mas, central nervous system hemangioblastornas, pheochromo-
cytomas, and tumors in the kidneys, pancreas, and testis.
Familial paragangliomas and pheochromocytomas also occur
secondary to mutations of genes for succinate dehydrogenase
subunits B and D (SDHB and SDHD). Pheochromocytomas
also occur in about 1% of patients with neurofibromatosis

OX 26-1 1 Phsochromocytoma Key Points

type 1. Periodic testing for pheochromocytomas in patients
with the first three of the above four familial syndromes is
now recommended as part of a routine screening and surveil-
lance plan.

Although mosrly benign, about 10% to 1% of pheochro-
mocytomas are malignant. The risk of malignant pheochromo-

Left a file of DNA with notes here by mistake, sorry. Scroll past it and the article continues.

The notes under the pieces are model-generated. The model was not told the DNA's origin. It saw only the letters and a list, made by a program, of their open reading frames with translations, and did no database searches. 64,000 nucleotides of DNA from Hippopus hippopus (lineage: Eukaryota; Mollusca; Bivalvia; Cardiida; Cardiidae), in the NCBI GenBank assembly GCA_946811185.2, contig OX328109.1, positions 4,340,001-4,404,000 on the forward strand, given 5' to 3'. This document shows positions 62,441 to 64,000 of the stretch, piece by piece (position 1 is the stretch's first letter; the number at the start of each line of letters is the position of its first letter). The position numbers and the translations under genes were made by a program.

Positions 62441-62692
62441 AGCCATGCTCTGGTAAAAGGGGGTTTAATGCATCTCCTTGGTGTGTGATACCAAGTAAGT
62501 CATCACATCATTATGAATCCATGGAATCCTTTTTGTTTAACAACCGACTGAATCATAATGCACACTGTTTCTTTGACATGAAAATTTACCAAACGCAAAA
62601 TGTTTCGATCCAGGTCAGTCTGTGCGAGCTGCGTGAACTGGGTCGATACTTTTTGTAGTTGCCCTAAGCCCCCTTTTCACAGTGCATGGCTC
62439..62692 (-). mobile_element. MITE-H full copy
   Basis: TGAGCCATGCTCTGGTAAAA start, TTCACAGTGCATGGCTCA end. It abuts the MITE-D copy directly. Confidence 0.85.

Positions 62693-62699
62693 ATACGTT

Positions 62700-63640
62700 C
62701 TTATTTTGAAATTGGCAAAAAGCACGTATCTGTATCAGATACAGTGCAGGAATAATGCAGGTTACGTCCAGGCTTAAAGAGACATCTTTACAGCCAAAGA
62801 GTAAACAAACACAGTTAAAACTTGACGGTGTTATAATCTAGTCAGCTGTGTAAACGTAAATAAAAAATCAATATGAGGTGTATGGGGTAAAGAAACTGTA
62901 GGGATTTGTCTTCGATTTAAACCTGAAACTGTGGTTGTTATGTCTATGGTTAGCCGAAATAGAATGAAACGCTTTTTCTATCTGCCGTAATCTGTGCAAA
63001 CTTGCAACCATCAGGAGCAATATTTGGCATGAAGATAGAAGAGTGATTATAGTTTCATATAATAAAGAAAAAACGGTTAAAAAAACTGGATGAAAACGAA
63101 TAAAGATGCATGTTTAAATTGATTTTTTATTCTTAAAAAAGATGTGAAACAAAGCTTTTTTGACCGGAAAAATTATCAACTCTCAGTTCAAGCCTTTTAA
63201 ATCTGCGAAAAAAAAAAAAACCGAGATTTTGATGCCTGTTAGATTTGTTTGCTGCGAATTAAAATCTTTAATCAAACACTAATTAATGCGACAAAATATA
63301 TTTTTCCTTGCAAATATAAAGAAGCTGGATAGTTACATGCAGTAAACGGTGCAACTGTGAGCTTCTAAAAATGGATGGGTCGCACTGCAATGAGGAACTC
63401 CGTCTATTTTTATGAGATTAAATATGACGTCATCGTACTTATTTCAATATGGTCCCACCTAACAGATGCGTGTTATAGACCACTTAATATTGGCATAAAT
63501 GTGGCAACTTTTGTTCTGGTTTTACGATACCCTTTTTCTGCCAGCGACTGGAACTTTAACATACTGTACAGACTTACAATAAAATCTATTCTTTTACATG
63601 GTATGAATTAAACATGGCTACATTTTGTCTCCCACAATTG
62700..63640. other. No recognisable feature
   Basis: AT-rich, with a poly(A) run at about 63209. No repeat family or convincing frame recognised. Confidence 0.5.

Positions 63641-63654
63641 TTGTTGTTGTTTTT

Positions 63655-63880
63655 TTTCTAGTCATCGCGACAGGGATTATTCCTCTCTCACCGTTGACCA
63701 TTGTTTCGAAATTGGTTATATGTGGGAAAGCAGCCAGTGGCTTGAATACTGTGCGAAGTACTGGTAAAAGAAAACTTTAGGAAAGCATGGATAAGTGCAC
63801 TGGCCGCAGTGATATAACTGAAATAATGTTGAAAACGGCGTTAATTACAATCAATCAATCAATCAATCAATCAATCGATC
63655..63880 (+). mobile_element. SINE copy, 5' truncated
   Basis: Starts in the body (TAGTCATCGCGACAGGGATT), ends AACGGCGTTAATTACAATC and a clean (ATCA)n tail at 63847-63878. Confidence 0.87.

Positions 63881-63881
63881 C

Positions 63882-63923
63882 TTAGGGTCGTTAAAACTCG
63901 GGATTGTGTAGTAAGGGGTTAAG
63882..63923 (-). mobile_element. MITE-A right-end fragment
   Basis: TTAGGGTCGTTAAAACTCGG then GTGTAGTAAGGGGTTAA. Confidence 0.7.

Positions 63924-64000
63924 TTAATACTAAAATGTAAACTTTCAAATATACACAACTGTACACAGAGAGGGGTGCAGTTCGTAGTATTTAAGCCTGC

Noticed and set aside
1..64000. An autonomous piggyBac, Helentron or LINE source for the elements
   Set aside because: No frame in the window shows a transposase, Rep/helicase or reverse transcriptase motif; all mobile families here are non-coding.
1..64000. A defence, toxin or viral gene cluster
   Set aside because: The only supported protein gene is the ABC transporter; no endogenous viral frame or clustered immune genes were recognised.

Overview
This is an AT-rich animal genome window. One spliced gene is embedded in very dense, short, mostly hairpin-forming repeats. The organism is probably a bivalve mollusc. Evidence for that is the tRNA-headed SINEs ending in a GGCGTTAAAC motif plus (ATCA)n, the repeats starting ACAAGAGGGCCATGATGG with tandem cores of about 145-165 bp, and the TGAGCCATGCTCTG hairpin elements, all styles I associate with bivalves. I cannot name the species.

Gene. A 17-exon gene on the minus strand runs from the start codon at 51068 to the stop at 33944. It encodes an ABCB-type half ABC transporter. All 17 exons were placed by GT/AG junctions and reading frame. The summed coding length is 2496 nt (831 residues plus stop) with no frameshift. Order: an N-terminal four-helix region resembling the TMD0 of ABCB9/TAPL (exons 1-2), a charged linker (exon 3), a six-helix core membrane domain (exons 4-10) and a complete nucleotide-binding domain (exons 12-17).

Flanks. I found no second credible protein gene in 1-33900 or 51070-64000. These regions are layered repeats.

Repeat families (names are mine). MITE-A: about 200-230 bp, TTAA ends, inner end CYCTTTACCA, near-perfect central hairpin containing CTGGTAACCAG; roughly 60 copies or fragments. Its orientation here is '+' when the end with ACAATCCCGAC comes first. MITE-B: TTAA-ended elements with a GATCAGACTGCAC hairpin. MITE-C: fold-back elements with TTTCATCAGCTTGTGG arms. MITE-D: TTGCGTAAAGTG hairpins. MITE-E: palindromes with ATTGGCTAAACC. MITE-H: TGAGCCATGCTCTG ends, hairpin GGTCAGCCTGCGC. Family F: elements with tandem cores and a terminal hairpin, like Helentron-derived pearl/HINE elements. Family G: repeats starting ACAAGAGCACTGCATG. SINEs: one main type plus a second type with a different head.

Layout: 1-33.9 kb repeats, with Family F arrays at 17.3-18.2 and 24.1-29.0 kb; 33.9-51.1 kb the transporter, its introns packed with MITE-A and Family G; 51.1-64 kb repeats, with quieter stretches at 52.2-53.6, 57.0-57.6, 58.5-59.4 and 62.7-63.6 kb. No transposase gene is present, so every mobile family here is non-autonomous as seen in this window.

cytomas is higher in patients with extraadrenal tumors,
particularly in patients with SDHB mutations. Diagnosis of
malignant pheochromocytoma is not possible based on histo-
pathological features, hut instead requires evidence of meta-
static lesions (e.g., in liver, lungs, lymphatic nodes, and bones).
All patients with a previous history of the tumor are at risk for
recurrent or malignant disease and should undergo periodic
screening for the tumor.

Even if benign, pheochromocytomas and catecholamine-
producing paragangliomas are treacherous tumors that will
almost invariably cause devastating cardiovascular complica-
tions and death if not recognized and properly treated.8 Thus,
once such a tumor is suspected, it is imperative that appropri-
ate biochemical tests are employed for accurate diagnosis. Bio-
chemical diagnosis of pheochromocytoma has traditionally